Love the Lord your God, listen to His voice and hold fast to Him, for the Lord is your life! Deut. 30:20

Friday, February 24, 2017

Rome - Catacombs and the Appian Way

Back to our trip to Rome ....

After leaving Otis Antica, we drove to the catacombs.  Pictures were not allowed but I got this one on-line.

It wasn't TOO claustrophobic.  

Rick Steves writes about them..  Christians buried "their dead in mass underground necropoli — catacombs — dug under the property of the few fellow Christians who owned land. These catacombs are scattered all around Rome just outside its ancient walls, including two inside this park.
The tomb-lined tunnels of the catacombs stretch for miles and are many layers deep. Many of the first Christians buried here were later recognized as martyrs and saints. Others carved out niches nearby to bury their loved ones close to these early Christian heroes. While the bones are long gone, symbolic carvings decorate the walls: the fish stood for Jesus, the anchor was a camouflaged cross, and the phoenix with a halo symbolized the resurrection.
By the Middle Ages, these catacombs were abandoned and forgotten. Centuries later they were rediscovered. Romantic-era tourists on the Grand Tour visited them by candlelight, and legends grew about Christians hiding out to escape persecution. But the catacombs were not hideouts. They were simply low-budget underground cemeteries."

I had always heard that they were used for hide-outs so I was a little disappointed to hear that was not the case.  They told us this when we were there, just as Rick Steves says.

Next we drove to the Appian Way -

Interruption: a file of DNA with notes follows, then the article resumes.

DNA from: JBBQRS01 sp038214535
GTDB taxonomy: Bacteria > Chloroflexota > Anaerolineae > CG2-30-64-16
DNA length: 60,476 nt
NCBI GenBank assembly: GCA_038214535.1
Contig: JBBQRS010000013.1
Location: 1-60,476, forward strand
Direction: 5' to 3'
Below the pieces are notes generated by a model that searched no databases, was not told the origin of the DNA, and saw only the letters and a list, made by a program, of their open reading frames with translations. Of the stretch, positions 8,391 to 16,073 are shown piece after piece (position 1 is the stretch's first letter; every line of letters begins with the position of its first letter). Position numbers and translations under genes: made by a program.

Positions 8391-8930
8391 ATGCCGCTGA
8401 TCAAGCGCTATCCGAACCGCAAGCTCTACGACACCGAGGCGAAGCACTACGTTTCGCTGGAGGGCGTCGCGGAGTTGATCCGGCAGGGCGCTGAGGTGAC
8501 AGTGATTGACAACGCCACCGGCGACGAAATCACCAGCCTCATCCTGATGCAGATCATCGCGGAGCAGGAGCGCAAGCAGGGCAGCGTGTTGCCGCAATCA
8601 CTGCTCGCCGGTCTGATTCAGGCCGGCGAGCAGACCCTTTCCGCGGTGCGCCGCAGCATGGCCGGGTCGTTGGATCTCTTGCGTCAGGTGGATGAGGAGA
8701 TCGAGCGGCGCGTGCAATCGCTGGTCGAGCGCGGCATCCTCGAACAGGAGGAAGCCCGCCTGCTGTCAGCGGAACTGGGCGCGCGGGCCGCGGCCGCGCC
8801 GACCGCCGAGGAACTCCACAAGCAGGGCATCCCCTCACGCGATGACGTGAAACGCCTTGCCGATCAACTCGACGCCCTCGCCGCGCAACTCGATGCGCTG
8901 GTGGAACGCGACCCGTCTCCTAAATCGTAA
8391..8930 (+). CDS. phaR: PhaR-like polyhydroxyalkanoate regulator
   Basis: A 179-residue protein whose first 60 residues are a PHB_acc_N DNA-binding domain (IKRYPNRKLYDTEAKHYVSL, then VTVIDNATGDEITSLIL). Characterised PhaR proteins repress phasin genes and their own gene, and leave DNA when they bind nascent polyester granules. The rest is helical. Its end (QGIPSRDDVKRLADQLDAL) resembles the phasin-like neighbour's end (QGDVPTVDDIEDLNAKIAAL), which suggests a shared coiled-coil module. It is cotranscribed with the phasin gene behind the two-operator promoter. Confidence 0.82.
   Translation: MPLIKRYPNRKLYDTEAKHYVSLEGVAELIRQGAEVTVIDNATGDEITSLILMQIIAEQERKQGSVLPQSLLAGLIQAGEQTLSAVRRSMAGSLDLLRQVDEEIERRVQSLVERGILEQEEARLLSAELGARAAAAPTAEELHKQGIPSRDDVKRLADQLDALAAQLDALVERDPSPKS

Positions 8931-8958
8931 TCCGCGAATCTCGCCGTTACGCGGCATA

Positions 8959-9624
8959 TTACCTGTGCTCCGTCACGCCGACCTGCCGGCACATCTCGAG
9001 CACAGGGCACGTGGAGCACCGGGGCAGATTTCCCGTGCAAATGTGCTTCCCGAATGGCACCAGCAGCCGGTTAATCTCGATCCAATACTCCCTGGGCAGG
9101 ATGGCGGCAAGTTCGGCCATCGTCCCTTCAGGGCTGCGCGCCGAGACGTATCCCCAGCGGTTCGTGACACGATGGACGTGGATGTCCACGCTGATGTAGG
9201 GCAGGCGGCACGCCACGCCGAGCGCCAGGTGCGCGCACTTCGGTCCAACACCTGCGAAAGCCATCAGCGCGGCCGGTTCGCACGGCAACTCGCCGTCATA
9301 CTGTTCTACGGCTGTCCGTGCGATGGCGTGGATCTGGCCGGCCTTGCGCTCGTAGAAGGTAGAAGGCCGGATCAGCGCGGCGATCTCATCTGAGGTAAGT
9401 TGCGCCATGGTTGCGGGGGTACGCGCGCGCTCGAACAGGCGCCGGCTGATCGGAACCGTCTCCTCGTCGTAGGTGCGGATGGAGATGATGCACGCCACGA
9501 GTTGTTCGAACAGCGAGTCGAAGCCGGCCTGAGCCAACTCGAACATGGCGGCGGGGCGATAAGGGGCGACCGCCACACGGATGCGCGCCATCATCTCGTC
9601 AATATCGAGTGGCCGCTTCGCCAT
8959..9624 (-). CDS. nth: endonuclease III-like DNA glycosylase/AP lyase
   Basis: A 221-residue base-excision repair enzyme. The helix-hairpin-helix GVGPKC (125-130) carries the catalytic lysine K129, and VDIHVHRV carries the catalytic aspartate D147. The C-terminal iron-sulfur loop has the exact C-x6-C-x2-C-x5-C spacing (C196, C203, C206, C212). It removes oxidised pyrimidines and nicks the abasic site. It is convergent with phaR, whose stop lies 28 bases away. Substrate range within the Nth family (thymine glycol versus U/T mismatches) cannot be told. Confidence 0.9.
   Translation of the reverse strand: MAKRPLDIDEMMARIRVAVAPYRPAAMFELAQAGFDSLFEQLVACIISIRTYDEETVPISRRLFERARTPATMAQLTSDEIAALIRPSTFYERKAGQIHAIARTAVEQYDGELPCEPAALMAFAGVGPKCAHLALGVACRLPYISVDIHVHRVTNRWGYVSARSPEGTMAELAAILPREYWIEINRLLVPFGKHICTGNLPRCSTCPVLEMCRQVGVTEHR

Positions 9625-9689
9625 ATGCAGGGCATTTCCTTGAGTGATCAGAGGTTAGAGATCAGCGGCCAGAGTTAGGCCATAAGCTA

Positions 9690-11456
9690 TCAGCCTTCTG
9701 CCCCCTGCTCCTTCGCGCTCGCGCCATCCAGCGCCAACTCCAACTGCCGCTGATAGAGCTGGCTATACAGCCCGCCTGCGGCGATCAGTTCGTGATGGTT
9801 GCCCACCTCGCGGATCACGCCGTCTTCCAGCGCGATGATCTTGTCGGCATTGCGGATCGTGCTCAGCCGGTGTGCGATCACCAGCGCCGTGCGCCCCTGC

pictures from the bus

Some decorate their patios, others leave pretty plain.  Are those refrigerators on the 6ht floor?

I find it interesting to see how others live - someone with a little one at this place.


Roman wall

The Appian Way was Europe's first super highway.  It was built in 312 BC and was 400 miles long! Today 10 miles of it is preserved as a park.  

"While our modern roads seem to sprout potholes right after they're built, sections of this marvel of Roman engineering still exist. When I visit Rome, I get a thrill walking on the same stones as Julius Caesar or St. Peter...."

        If you look close, you can see indentation of where wheels went.

"...Huge basalt paving blocks form the sturdy base of this roadway. In its heyday, a central strip accommodated animal-powered vehicles, and elevated sidewalks served pedestrians." R. Steves

Ancient tombs line the road.

We sat down for a lesson while the locals strolled and biked on by.

They really aren't supposed to drive on this road as they want to protect and preserve it.
But it is done anyway.
Paul walked this road in 61 AD.  It was the road that led to his death.
Where does my road take me?
Am I willing to go on whatever road the Lord leads me on?

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